Constipation and diarrhea: what is the connection?

  4 min

Topic:

  • Diarrhea
  • Tips

We all experience constipation and diarrhea from time to time. That’s a fact, even if social conventions mean tummy troubles might not be in the top tier of conversation topics when we hang out with our friends. While bowel movements tend to be something we keep private in most cases, our own personal Dirty Little Secret, they play an integral role in maintaining healthy, full lives.  

Constipation and diarrhea may be at opposite ends of the bowel movement spectrum. But is there a connection between the two?  

In this article we discuss the definitions of both constipation and diarrhea, the possible associations between the two, and some suggestions on how to manage them.

Constipation

Constipation can leave you feeling very bunged up, causing severe levels of discomfort that you might be embarrassed to talk about. But there's nothing shameful about it. It’s estimated that 15% of the global population experiences constipation, and the medical community is always searching for new ways to help you manage it.1

Normal pooping patterns are challenging to define. The frequency of bowel movements in most people ranges from one bowel movement every three days to three bowel movements per day 2, which is a pretty wide range!  As a general rule, if you go less than three times per week, you could be constipated, but bowel movements vary widely between individuals, as well as the subjective perception of what constitutes “normal”.

Symptoms of constipation include abdominal pain, bloating, flatulence, nausea, and even headaches and fatigue.2  Healthcare professionals use standardized diagnostic criteria to diagnose all types of illnesses and conditions.1 Rome’s IV is the diagnostic tool that defines constipation. Two of six signs and symptoms must be present for a doctor to diagnose constipation. The six signs and symptoms are:1 

  • straining 
  • lumpy or hard stools 
  • incomplete evacuation 
  • manual maneuvers to assist or support defecation 
  • blockage sensations 
  • less than three bowel movements per week.

What causes constipation?

Getting to the root cause of your constipation isn't always easy. That's because there are so many things that have the potential to lead to a blockage or slowing down of your bowel movements.

Several factors can trigger constipation, including:  

  • an unbalanced diet 
  • a lack of fiber 
  • dehydration 
  • a sedentary lifestyle 
  • medical conditions 
  • fasting 
  • stress 
  • medication side effects 

With its increasingly hectic pace, modern life may also increase our risk of adopting these unhealthy habits, which can in turn negatively affect our digestive systems as well.4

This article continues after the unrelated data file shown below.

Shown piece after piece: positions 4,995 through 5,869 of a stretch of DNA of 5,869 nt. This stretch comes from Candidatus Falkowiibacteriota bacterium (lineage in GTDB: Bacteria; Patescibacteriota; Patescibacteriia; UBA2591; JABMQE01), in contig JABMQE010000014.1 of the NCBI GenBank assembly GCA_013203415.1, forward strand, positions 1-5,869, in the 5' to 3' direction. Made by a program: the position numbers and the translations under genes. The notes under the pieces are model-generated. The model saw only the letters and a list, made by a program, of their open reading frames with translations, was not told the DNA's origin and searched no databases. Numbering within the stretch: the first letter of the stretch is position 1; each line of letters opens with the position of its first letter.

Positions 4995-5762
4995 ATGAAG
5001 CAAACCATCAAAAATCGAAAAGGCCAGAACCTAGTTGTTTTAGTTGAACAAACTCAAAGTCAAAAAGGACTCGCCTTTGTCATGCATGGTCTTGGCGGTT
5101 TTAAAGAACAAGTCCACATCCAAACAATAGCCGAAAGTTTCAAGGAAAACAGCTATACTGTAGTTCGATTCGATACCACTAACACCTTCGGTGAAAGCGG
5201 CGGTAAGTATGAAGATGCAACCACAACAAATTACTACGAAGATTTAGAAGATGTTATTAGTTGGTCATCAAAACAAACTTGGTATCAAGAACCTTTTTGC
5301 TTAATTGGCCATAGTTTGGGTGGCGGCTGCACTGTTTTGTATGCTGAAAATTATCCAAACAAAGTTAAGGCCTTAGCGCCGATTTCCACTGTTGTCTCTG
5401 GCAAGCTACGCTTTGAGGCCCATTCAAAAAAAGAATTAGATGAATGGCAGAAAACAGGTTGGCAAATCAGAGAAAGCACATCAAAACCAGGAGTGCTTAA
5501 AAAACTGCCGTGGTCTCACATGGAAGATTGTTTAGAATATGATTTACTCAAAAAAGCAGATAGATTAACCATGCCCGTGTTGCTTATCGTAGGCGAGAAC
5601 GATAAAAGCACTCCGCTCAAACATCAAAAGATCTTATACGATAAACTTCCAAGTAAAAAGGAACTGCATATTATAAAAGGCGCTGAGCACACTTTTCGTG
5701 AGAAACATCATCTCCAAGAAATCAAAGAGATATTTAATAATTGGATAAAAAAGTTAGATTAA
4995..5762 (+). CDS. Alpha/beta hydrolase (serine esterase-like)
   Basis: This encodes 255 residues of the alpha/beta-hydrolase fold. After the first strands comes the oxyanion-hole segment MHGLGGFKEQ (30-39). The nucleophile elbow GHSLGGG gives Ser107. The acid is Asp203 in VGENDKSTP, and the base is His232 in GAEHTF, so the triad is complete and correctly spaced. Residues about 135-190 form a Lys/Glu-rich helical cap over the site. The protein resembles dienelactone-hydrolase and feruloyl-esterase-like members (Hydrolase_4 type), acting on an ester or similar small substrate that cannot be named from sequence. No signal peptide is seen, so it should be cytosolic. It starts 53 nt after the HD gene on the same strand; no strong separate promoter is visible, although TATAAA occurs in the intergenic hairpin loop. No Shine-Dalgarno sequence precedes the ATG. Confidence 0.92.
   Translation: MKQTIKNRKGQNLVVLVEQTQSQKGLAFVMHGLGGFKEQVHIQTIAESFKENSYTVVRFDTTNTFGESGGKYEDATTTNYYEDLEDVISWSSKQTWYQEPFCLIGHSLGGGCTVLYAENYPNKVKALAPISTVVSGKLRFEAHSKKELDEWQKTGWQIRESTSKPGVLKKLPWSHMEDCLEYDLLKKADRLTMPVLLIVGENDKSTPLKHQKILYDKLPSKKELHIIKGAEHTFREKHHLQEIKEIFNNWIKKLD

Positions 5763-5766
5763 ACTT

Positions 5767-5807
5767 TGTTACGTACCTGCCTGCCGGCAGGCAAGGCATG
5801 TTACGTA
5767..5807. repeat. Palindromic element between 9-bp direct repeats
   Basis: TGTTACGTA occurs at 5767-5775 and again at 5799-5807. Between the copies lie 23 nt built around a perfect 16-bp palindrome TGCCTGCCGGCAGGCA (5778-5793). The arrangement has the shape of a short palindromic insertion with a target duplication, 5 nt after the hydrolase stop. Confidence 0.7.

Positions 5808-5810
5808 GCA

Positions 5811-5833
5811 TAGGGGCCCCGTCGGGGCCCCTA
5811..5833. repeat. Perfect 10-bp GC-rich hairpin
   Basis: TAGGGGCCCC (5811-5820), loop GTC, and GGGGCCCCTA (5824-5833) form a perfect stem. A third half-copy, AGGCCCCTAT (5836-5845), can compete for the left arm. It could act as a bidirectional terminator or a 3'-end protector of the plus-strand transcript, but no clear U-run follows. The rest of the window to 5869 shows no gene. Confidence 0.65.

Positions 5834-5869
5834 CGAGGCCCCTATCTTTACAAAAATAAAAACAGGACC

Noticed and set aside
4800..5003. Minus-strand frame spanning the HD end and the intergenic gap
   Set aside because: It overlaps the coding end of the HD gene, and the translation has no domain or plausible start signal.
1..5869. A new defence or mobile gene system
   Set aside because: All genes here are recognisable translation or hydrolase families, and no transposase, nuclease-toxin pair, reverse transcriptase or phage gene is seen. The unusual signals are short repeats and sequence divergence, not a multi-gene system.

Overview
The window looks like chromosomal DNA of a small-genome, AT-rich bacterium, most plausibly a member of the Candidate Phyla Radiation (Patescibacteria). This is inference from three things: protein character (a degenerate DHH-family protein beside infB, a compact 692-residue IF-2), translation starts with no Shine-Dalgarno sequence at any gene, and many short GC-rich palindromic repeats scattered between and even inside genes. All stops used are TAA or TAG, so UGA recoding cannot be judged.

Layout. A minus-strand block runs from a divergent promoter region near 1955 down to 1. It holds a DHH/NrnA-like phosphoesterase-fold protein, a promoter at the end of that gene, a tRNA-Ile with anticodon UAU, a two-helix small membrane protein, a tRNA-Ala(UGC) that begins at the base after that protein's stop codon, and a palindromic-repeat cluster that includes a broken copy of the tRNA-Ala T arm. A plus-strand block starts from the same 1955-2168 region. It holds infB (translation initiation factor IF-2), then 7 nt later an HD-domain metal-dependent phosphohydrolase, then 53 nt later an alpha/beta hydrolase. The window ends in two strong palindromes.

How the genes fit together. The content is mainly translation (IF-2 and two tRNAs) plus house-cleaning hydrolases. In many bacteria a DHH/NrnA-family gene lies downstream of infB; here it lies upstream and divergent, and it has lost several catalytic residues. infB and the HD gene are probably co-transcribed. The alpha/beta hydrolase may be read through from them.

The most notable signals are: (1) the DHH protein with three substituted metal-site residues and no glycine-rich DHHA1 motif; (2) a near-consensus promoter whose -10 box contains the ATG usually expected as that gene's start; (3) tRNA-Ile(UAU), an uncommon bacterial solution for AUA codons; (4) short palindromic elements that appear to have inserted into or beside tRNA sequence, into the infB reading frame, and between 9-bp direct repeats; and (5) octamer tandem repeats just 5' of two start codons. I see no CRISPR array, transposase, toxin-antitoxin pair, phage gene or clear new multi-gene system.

So, this leads us to the important question; is constipation manageable? The answer, thankfully, is yes.

Let’s explore a few options.

Managing constipation

The following are some ways in which people can manage their occasional constipation: 

  • People should know that "normal" bowel movements vary from person to person. The key is monitoring yourself, and adjusting your habits accordingly so that you are comfortable.3 
  • It is essential to be aware that lifestyle changes are likely to be necessary. Monitoring your progress and establishing a regular bowel routine is important. 
  • Make sure you exercise, as research shows exercise can get your bowels moving as well. 1b 
  • Some recommendations to help relieve your constipation begin with dietary changes: increase your fiber intake and drink more water. 

If these do not provide relief, there are alternatives, such as laxatives, which are safe, effective, and, depending on the laxative selected, may provide quick results. Dulcolax is one example of a provider of safe and gentle on your stomach laxatives.

See a full range of Dulcolax products here, including tablets, suppositories, liquid and chews. 

Learn more about the different types of laxatives here.

Diarrhea

Diarrhea refers to a condition in which stool weighs more than 7 ounces per day. A patient with diarrhea will generally describe stool that is too abundant, too frequent, too soft, urgent, and challenging to retain.6 

Acute diarrhea is diarrhea that lasts less than two weeks. A persistent diarrheal illness usually lasts between two and four weeks. It is considered chronic diarrhea when it persists for more than four weeks.7 

What causes diarrhea?

Multiple factors can lead to acute diarrhea, so determining the cause is crucial. Here are the more common ones: 

  • Viruses: In most cases, acute, watery diarrhea is caused by viruses (viral gastroenteritis). In children, rotavirus is the most common one, followed by norovirus in adults. 
  • Lactose, sorbitol and fructose intolerance: People who are intolerant may experience watery diarrhea if they consume soft drinks, juices, dried fruits, or gums containing these ingredients.